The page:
Santa Fe Public Schools will remain in the remote-learning model for the time being, Superintendent Veronica García told school board members Thursday.
García expressed concern over the newest strain of the coronavirus that is more easily transmissible.
She also said it was equally important to ensure that all employees who interact with students and the public — including bus drivers, cafeteria workers and custodians as well as teachers, administration and staff — be vaccinated before schools reopen.
García estimated it could be at least a month before vaccinations for that group begin. She said she will give a two-week notification to employees when the district returns to hybrid learning.
“If a large portion of our staff is vaccinated, it might make it more feasible to open sooner rather than later in a hybrid model until the infection numbers go down,” García said during Thursday’s school board meeting. “That’s going to be in a bit. It’s not going to happen in the next two weeks, that’s for sure.”
The state Public Education Department announced in December that it would allow elementary schools that operated in the hybrid model during the fall to resume in-person instruction starting Jan. 18.
Santa Fe Public Schools opened its classrooms on Oct. 26 as part of a modified hybrid-learning plan before returning to remote learning on Nov. 23 as coronavirus cases spiked across the state.
Thursday’s announcement came as district administrators presented a review of the hybrid model in which they received feedback from teachers and administrators about its effectiveness.
Associate Superintendent Vanessa Romero said teachers enjoyed returning to in-person learning, even if it was to a limited number of students, and felt the on-site technological support they received was helpful. Teachers also said going from the hybrid to remote schedule was seamless and having a set schedule for both was a big benefit.
Protocols and procedures for facility maintenance and health protocols also met the approval of staff and administrators, Romero said. However, some teachers indicated it was not possible to do the same activities for remote and hybrid students. And the amount of preparation and work it took to manage both models was very taxing.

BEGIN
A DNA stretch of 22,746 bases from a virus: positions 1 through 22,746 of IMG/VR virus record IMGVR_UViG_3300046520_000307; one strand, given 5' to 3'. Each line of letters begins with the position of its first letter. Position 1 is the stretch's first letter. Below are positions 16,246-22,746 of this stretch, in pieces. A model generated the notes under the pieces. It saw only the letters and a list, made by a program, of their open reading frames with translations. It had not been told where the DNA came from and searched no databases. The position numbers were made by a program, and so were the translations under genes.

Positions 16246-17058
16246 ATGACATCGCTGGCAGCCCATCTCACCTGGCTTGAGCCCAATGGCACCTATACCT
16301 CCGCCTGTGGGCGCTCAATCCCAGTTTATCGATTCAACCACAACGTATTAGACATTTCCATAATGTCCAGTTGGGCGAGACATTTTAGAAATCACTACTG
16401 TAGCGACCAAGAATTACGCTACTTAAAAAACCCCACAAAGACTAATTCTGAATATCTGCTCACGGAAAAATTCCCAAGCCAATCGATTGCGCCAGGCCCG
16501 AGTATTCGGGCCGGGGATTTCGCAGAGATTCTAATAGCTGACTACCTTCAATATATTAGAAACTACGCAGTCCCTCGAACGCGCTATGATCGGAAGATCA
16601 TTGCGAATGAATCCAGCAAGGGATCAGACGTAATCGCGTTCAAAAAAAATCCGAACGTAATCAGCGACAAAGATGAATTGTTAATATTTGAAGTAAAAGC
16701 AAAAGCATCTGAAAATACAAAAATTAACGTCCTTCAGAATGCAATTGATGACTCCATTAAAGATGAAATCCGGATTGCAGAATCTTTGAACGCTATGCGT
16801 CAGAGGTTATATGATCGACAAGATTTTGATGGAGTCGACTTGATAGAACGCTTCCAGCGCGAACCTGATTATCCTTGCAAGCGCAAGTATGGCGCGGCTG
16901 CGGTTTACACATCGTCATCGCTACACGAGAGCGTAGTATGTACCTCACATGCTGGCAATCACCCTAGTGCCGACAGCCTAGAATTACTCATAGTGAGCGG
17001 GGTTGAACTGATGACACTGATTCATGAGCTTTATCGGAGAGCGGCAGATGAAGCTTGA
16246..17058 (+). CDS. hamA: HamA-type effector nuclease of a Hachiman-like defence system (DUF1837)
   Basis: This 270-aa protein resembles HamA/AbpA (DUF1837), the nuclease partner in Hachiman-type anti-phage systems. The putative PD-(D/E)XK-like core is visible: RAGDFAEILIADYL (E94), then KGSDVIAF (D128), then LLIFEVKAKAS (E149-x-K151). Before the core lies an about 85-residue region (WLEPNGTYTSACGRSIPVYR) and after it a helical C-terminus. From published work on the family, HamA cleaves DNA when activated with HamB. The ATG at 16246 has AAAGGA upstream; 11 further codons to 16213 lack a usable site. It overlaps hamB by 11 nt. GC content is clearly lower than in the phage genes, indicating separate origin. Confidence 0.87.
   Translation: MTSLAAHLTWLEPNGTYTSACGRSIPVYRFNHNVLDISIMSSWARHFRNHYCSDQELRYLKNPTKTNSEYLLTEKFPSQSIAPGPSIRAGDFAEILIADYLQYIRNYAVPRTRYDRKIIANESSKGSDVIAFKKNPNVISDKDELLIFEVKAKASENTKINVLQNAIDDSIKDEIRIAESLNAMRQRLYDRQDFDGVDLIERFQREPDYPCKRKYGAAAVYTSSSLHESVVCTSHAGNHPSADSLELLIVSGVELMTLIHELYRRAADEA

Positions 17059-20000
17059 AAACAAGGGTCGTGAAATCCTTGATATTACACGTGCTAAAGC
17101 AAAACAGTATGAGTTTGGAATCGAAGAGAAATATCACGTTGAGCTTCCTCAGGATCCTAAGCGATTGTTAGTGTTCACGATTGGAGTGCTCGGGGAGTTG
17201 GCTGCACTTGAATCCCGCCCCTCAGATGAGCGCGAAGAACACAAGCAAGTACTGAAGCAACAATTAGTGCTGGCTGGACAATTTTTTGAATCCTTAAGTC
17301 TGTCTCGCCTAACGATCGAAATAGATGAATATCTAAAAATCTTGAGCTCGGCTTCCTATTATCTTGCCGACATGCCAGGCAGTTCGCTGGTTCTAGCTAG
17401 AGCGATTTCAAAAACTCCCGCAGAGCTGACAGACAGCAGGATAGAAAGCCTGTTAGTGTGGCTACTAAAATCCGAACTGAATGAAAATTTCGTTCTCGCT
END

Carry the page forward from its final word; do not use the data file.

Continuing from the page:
Some teachers also said they needed additional equipment, such as an extra computer monitor and microphones, and more support staff volunteers to effectively teach online. Social-distancing measures also proved challenging for teachers.
“They said it was very hard to social distance from students,” Romero said. “You build close relationships with your kids and you want to get close.”
Associate Superintendent Larry Chavez unveiled changes to grading practices to help address the struggles students had in remote learning during the first semester. The district reported in November that about 38 percent of students in grades 3-12 failed at least one class or subject in the first nine weeks of the school year.
Chavez said teachers were encouraged to give middle and high school students no more than two graded assignments per week. The district also created a small group of principals, teachers and district staff members to review grading practices, Chavez said.
As for seniors, Chavez said students who meet course requirements for the school year will have met their state assessment requirements, which the Public Education Department waived because of the pandemic.
“[What] this is really getting at is we are focusing on this year’s senior class that they pass all of their classes and earning those credits for graduation,” Chavez said.
García also gave the board a breakdown of the district’s enrollment decline, which saw the number of students shrink from 12,603 last year to 12,033, a loss of 4.5 percent. She said the district accounted for all but seven students, and three of those students were siblings.
García did not have a breakdown of how many students left the district, opted for home school or attended private schools.
“It was pretty miraculous that we found all but seven,” García said.
The board also made some organizational changes. Rudy Garcia moved from board secretary to vice president, replacing Lorraine Price. Sarah Boses moved into Garcia’s former post, while Kate Noble retained her position as board president.